Martial arts dreams: Qiu Bao endures despite tough conditions
In hopes of becoming the next Bruce Lee, 10-year-old Qiu Bao endures demanding training at the Zhao Changjun Wushu Institute, a martial arts school located in the suburbs of Xi’an. For Qiu and his classmates, the tough conditions represent a test of character in a hoped-for tradeoff for a better future.
With a half-dozen ceiling fans pushing around the hot, humid air in the school gymnasium, Qiu does his best to keep up with the grueling daily routine. He dashes down a strip of burgundy carpet, sweat pouring off his face, leaps in the air, sticks his landing and returns to the back of the line to repeat the process.
But the heat and exertion take their toll. During a subsequent drill, Qiu falls, hitting the ground with a loud thump. Hastily righting himself, he steals an apprehensive look at his two trainers. Then, in the last group routine before a break, he lags behind the other students, clearly exhausted, with bruises visible on his slim legs. Yet by the end of the drill, he manages to stand straight and tall, ultimately triumphing over his shortcomings.
Shortcomings will have to disappear if Qiu hopes to ever prove that he can master this demanding vocation. Like many of his approximately 300 classmates who attend the institute, Qiu enrolled an early age – eight in his case. Ever since, he has been a part of a boarding school that focuses on martial arts training in addition to traditional education. “I used to be sick a lot when I was younger, so my parents brought me here to strengthen my body,” he said.
Wushu, the traditional Chinese martial arts, has been practiced for centuries in China. One of its purposes is said to strengthen the body, which in turn will better one’s health. However, with its growing popularity, students also attend the institute in hopes of one day becoming like their idols, Bruce Lee and Jet Li.
Schools like the Zhao Changjun Wushu Institute offer students the option of studying a possible career choice in the martial arts along with required courses in basic education. “Usually poor families send their children to [those kinds of] schools,” said Zhi Shouan, a popular martial artist who founded and coaches at a local prize-fighting club.
“You get what you pay for,” Zhi said. The institute tuition, which includes education, board and meals, costs 2,160 RMB (USD $315.92). Although the quality of the education and the living circumstances are minimal, this is the best opportunity many poor families can offer their children. The investment is more money than Qiu’s parents, who have two other children to take care of, can really afford.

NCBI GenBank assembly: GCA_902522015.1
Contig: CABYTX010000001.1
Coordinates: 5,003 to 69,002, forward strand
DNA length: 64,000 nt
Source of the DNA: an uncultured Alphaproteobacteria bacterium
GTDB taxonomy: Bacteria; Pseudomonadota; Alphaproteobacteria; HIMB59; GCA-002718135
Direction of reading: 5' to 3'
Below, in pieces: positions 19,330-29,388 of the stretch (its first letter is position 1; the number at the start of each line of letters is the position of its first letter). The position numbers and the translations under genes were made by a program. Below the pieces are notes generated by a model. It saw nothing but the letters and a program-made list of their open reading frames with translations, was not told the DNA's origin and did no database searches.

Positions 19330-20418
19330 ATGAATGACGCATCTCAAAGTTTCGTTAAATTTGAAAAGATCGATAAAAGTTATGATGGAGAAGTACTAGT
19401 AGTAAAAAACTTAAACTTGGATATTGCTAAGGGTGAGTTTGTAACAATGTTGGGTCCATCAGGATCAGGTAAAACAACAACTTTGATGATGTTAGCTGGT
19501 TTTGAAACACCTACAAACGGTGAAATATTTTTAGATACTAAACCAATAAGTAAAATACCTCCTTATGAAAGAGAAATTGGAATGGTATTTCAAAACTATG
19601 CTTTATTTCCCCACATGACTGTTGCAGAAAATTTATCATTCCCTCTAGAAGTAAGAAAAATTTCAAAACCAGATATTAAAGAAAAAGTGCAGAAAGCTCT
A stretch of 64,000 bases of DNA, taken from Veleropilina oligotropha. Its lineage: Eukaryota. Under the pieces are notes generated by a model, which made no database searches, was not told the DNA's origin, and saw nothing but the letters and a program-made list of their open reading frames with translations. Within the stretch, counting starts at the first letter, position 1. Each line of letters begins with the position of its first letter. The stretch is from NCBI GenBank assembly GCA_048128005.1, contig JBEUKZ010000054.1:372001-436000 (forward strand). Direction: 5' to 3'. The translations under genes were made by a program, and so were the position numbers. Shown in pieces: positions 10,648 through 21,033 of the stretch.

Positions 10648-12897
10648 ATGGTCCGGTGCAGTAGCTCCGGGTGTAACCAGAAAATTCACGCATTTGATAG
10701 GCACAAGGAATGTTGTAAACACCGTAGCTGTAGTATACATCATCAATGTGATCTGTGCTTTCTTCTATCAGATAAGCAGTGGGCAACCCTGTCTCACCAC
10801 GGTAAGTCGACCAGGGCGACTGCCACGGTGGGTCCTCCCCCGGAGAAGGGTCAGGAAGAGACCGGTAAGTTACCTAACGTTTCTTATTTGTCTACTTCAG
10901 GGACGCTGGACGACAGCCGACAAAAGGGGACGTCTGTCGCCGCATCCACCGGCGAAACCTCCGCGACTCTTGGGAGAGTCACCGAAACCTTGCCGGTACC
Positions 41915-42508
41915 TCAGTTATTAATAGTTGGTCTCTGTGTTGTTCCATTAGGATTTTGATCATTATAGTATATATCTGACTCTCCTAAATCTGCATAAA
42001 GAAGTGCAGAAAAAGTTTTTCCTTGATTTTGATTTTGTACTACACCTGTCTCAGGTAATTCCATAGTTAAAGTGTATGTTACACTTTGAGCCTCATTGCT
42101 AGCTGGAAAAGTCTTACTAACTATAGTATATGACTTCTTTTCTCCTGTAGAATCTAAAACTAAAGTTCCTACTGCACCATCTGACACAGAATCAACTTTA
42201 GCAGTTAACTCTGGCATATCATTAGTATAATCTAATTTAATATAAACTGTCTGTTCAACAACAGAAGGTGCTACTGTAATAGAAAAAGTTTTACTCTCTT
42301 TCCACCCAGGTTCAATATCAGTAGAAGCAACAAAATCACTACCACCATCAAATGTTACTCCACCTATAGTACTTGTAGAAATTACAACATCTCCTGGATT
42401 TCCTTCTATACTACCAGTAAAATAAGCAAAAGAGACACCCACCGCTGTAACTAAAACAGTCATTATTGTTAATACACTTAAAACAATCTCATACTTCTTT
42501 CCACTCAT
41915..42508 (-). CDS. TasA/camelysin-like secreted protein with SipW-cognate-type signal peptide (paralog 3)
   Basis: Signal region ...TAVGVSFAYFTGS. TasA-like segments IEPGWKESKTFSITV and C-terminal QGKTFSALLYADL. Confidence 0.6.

“I miss my parents,” said Qiu. “But I have been here for two years. I cannot quit.”
The decision to enter a martial arts school is a commitment to finish the alternative educational path to become a professional. The goal is for the students to be picked up by larger martial arts groups, such as the Shaanxi Wushu Team, that offer the chance at paid competition and performance.
According to institute headmaster Wang Lishen, students are admitted on the basis of their good health and passion for martial arts. “[T]he younger they start training, the better they get,” Wang said. Today, instead of training to follow tradition, students train with the goal of pursuing a career in wushu. Wang hesitates to predict precisely where the students now under his tutelage will wind up after their training, although he said some “might get picked by other [professional martial arts] teams in the province or the country.”
Training at the Institute usually takes seven or eight years to complete, depending on the age at which students begin. Training can begin as early as age five. Students compete in six or seven tournaments every year in addition to performances at universities and government events. A year or two of training is enough to bring a student to competition level, depending on the particular martial art involved, Wang said.
Even so, Qiu is focused on his dream. He wakes up every day at 5:50 a.m. and begins his training exercises by six. His day ends by 9 p.m., when he goes to sleep to rest before starting all over again. Meanwhile, he’s determined that one day all his hard work and sacrifice will pay off.
After all, says Qiu, “I want to be like Bruce Lee.”